The College Specific Podcast: Summer Planning

Episode-Level-art-(300x300)The College Specific Podcast has a new episode available! In this episode, Cassie Nichols sits down with her colleague Stacey Milton–who also happens to be a former admissions officer for Boston University–to discuss the recently passed May 1st deadline and what it means to counselors, admissions officers and students. The two also offer valuable advice on exactly how college-bound students should be spending their summer.

We hope you enjoy our latest podcast, and we welcome your feedback. Please drop by the College Specific Facebook page to let us know what you think!

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Cassie NicholsThe College Specific Podcast: Summer Planning

You’re In! Now what?

girl graduating high school and headed to college

by Stacey Milton

Did you hear a collective sigh of relief on May 1st? The National Decision Day has passed, and high school seniors have chosen their college and submitted enrollment deposits, marking the official end of the 2014-2015 admissions cycle.

Over the next few months, students will be notified about housing, orientation, and other important steps they will need to complete before they arrive on campus in the fall. It’s quite likely that this information will be communicated via email, so students must get into the habit of checking email regularly, or they could miss out on something important.

Often, there is an abundance of information available in the applicant account, where students checked their admission decision. Be sure to log in and check for any important next steps that can be completed online.

Waitlist Activity

In the upcoming days and weeks, colleges will determine if they need to go to their respective waitlists. Students who have accepted a place on a waitlist will be contacted if spaces become available, and will then have a short window to say yes or no. There could be several rounds of this back and forth, sometimes into the summer months. Once a college feels that their class is complete, they will notify students that they have been “released” from the waitlist.

Orientation

Students should check email regularly for information about orientation. It’s generally during orientation that they will meet with academic advisors and schedule first semester courses. If possible, plan to bring copies of college transcripts and final AP scores to orientation so that any external credits can be taken into account while planning coursework. During or prior to orientation, students may also take placement exams for math, foreign language and/or writing courses.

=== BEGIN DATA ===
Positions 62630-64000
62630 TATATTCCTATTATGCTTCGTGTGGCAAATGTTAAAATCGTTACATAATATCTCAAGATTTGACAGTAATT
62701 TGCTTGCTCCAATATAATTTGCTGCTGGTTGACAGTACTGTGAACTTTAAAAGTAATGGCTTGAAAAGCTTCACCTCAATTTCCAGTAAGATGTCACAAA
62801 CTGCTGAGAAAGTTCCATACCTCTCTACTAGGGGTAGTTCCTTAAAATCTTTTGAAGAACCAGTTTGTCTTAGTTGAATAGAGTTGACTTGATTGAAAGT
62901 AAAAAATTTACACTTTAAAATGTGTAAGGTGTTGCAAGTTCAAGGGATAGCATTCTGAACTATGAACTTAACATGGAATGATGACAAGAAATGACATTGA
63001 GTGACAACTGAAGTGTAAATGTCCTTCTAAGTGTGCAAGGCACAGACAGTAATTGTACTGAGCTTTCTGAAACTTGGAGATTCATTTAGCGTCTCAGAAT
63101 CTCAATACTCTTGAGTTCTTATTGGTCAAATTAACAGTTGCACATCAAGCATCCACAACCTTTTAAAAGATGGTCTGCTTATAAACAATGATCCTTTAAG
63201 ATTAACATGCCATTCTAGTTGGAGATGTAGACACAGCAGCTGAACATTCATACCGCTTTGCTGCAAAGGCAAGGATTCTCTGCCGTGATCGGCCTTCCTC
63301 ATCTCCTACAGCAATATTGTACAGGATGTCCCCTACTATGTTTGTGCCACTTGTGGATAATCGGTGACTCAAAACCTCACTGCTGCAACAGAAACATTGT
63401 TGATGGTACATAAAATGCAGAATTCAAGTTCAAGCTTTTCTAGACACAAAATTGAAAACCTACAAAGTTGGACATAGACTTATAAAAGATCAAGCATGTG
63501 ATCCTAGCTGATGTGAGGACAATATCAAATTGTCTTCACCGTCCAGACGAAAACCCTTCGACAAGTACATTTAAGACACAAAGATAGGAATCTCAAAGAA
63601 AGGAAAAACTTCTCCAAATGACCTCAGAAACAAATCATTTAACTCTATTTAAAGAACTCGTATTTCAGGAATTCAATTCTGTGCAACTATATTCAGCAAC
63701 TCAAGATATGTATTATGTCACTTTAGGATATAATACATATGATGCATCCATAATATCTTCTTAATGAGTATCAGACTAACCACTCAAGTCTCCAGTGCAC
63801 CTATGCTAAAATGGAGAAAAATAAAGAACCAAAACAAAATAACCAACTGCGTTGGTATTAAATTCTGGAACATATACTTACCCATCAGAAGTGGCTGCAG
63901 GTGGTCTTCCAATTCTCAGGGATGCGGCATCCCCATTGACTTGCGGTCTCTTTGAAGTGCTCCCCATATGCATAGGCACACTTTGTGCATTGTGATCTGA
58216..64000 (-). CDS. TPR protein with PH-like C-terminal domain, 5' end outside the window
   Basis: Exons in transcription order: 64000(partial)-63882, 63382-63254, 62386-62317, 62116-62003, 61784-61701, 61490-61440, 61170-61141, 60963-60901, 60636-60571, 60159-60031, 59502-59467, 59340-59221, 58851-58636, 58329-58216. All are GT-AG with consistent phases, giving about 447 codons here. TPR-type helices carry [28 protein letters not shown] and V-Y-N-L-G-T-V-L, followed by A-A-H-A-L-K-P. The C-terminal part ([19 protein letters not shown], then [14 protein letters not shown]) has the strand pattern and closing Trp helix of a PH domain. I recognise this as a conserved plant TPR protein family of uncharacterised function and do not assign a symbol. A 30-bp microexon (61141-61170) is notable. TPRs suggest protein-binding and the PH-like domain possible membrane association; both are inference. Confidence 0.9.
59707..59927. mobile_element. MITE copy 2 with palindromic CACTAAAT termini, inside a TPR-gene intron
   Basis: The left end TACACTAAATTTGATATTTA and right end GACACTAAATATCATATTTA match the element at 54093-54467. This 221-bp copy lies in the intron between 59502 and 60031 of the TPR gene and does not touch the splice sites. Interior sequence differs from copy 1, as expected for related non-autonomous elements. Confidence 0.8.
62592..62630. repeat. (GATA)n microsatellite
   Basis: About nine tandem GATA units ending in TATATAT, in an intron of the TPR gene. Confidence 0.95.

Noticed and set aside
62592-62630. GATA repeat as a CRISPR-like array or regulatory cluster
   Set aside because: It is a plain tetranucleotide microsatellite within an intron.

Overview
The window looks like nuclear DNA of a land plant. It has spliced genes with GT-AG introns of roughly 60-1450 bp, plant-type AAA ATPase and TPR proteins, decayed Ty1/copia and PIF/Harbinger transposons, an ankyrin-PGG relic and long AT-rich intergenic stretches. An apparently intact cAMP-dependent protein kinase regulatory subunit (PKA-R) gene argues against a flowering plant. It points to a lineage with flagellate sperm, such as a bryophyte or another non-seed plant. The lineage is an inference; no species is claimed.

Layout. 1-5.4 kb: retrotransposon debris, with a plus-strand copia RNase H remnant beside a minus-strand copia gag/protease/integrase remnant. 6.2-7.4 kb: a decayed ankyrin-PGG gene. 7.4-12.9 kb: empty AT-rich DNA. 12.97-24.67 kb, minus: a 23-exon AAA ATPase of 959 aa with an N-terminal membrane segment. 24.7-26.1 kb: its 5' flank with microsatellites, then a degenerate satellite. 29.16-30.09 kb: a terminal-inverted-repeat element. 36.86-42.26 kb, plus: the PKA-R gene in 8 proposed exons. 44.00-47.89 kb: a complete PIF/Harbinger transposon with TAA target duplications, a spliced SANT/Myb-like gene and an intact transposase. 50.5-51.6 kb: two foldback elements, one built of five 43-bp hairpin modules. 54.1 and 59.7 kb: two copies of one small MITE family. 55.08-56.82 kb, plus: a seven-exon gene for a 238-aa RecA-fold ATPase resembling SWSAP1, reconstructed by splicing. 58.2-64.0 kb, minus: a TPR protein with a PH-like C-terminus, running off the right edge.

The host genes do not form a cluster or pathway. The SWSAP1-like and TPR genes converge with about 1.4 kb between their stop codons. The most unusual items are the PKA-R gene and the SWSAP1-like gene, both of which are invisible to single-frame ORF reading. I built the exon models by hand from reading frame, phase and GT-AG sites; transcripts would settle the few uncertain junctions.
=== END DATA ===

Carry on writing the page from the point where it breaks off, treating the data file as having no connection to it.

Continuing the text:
Housing & Roommates

Colleges often have incoming students complete a housing survey before being assigned to a residence hall on campus. Keep in mind that housing assignments may be “first come, first serve”; the sooner the survey is submitted, the more likely a student is to be placed into one of their preferred residence halls.

When it comes to roommates, being randomly matched may seem scary, but it usually works out just fine. Remember, once upon a time, this is was the only way it happened! Now, with more and more colleges creating Facebook pages for each incoming freshman class, students can now meet and interact with future classmates online, and may find a roommate before submitting the housing requests.

Final Transcript & Proof of Graduation

Seniors, keep working hard through the next few weeks! All seniors will need to submit a final transcript with proof of graduation, so now is not the time to let grades slip. Students should check with their high school college counselor to be sure they know where to send the final transcript when it’s ready. When colleges request “proof of graduation,” they are generally referring to a final transcript printed with the date of graduation and an indication that a diploma was received.

AP & IB Credit

As students take AP exams this week and next, they can choose to have scores sent automatically to their chosen college. At this point, scores will not impact the admissions decision, but they may receive college credit for passing scores on AP and/or IB exams. You can view the AP Credit Evaluation Guide on the College Board website to see what your college will accept for course/elective credit. Once students receive AP results for this year, they should have all scores sent officially to the college for evaluation.

College Transcripts

If students have completed college coursework through dual enrollment or summer college programs, they should have official transcripts sent to the college as well. As with AP and IB scores, college courses will be evaluated for possible college credit.

Financial Aid: Work Study

If students have received federal work study as part of a financial aid package, be sure to read any paperwork related to finding an on-campus job. It’s too early right now, but by mid-summer, they may be able to contact student employment resources to schedule interviews for possible work study jobs. Don’t wait too long, or you may not have as many options!

Graduation is just weeks away and soon seniors will be able to relax and enjoy the summer. Now that they’ve survived this process, they deserve a well-earned break, but don’t forget to stay on top of the these important next steps for college enrollment!

Stacey MiltonYou’re In! Now what?